Yesterday was the feast of St. Ansgar (more on him here) who is generally passed over on account of his sharing a feast with the more notable St. Blaise. In reading about him, it actually seems rather appropriate to be so. St. Ansgar had a great desire to be a martyr for the faith and sought this by way of his attempts to evangelize the pagans of Scandinavia. He went on numerous missions and converted a few souls each time but ultimately they lapsed back into their paganism after his departure. His devotion to the poor and sick was a noble example of charity and he lived a life of great holiness, dying of natural causes rather than his desire of martyrdom. St. Ansgar gives us an example of a man who had a desire to do great things, but who often encounter fruitless efforts and had to accept that some things were not the will of God. And so, this week's HWP is one that helps us to align our will with that Divine Will and continue to seek the Lord in all things. Please join me in praying...

O my God, I do not know what will happen today, but it is enough for me to know and to believe that nothing will happen to me that is not permitted by You from all eternity for my greater good. 
I adore Your holy and eternal dispositions. I surrender myself with all my heart to Your fatherly love. I make of everything a loving sacrifice in union with that of my Divine Saviour.

I ask, in His Name and through the merits of His Passion, the grace of patience and perfect submission to You in all my sufferings, so that whatever You permit to happen may be for Your greater glory and my sanctification. Amen.

Monday, February 2, 2015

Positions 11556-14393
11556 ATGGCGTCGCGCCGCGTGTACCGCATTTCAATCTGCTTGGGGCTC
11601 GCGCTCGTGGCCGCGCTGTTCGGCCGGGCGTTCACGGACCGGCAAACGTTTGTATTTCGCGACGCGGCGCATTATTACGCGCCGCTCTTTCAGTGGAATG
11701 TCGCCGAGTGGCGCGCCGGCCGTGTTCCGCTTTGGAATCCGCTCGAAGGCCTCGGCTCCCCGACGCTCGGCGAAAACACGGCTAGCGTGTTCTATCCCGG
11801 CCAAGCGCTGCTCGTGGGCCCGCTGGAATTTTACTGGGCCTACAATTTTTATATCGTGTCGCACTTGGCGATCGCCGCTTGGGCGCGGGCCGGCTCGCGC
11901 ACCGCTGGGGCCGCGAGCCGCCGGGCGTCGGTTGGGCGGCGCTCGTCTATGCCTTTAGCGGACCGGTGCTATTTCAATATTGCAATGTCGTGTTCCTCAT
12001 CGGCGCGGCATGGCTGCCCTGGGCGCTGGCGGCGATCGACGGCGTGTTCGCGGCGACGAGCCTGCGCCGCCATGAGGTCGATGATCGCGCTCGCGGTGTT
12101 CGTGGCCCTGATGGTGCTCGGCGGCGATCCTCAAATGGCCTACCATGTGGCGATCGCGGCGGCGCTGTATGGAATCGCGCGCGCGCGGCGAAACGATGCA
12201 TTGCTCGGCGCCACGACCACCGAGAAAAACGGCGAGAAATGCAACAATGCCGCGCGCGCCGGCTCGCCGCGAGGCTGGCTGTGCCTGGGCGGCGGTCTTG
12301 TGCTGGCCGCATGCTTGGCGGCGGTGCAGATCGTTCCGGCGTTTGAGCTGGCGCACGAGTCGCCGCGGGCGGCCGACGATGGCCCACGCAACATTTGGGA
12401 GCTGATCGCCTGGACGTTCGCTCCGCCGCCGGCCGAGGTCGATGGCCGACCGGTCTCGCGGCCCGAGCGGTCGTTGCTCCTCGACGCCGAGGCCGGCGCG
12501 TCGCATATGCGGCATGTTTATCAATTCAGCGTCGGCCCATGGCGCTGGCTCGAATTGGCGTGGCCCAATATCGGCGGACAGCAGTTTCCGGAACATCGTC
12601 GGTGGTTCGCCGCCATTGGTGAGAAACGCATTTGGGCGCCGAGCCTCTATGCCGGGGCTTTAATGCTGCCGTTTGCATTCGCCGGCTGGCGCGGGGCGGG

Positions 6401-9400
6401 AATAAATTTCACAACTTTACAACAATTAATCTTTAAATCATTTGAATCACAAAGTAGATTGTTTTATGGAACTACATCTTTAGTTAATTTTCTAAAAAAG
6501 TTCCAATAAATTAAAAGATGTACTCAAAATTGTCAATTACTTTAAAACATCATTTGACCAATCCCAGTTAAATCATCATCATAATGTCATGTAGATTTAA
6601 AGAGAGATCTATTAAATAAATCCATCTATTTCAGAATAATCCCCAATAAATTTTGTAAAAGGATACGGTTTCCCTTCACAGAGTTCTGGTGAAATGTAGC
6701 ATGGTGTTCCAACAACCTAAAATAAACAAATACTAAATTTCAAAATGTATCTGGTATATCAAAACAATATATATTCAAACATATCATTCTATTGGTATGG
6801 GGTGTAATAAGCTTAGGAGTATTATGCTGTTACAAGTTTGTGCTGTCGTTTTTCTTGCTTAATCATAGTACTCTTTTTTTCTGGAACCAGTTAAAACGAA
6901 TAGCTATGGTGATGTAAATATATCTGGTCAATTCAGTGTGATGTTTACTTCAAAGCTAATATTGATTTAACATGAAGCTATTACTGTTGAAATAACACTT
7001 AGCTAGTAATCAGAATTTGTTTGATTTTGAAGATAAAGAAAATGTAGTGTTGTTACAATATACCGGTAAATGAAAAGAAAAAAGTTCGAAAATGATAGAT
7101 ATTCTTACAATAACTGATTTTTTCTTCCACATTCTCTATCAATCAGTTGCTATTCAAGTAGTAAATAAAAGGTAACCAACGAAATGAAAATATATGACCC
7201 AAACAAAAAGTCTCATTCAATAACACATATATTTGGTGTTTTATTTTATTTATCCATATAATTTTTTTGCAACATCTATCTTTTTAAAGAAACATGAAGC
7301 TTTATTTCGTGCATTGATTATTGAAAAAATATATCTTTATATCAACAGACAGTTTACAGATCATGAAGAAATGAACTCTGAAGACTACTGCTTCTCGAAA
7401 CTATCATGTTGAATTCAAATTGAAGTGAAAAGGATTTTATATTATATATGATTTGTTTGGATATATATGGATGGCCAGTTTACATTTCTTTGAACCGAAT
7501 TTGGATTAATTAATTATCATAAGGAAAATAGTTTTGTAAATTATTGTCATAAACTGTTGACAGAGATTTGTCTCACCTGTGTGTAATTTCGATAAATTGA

...pray for us.

Readings for Sunday, February 1/ 4th Sunday in Ordinary Time:
Deuteronomy 18:15-20
Psalm 95:1-2, 6-9
1 Corinthians 7:32-35
Mark 1:21-28

What is a Priest?
(by Catherine Doherty)

A priest is a lover of God.
A priest is a lover of men.
A priest is a holy man.

A priest understands all things.
A priest forgives all things.
A priest encompasses all things.

The heart of a priest is pierced, like Christ's, with the lance of love.
The heart of a priest is open, like Christ's, for the whole world to walk through.
The heart of a priest is a vessel of compassion.
The heart of a priest is a chalice of love.
The heart of a priest is the trysting place of human and divine love.

A priest is a man whose goal is to be another Christ; a priest is a man who lives to serve.
A priest is a man who has crucified himself so that he too may be lifted up and draw all things to Christ.
A priest is a man in love with God.
A priest is the gift of God to man and of man to God.
A priest is the symbol of the Word made flesh.
A priest is the naked sword of God's justice.
A priest is the hand of God's mercy.
A priest is the reflection of God's love.

Nothing can be greater in this world than a priest, nothing but God himself.